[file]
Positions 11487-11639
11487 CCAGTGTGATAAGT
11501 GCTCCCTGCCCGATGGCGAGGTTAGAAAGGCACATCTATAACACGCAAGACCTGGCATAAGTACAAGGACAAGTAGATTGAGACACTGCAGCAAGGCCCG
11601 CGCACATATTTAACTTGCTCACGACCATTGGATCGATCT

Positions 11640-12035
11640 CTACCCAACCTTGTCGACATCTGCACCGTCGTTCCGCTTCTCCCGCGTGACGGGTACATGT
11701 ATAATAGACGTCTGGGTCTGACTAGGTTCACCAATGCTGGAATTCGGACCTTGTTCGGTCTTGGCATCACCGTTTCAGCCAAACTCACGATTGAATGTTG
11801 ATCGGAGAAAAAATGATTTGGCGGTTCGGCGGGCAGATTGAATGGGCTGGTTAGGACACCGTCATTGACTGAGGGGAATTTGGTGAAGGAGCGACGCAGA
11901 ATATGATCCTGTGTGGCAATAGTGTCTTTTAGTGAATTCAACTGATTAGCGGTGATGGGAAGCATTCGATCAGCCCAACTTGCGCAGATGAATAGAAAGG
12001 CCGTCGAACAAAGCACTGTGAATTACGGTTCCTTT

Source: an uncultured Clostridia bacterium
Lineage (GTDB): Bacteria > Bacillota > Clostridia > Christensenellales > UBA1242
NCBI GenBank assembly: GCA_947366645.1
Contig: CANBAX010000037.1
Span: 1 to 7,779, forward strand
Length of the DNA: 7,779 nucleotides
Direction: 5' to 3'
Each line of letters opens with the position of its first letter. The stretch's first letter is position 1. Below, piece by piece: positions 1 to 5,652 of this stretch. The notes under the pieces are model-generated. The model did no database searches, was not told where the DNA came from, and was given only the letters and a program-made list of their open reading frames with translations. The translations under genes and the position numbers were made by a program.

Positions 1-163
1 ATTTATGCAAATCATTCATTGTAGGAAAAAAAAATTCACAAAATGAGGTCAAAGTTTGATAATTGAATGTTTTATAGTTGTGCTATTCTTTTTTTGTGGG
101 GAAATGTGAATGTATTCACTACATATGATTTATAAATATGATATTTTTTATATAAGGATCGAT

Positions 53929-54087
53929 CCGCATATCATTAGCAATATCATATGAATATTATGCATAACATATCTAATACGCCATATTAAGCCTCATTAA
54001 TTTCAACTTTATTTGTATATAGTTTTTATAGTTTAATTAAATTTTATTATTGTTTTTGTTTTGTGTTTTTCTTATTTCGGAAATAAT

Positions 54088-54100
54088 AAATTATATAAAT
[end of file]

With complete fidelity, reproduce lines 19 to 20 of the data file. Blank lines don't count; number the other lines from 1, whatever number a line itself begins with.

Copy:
Positions 1-163
1 ATTTATGCAAATCATTCATTGTAGGAAAAAAAAATTCACAAAATGAGGTCAAAGTTTGATAATTGAATGTTTTATAGTTGTGCTATTCTTTTTTTGTGGG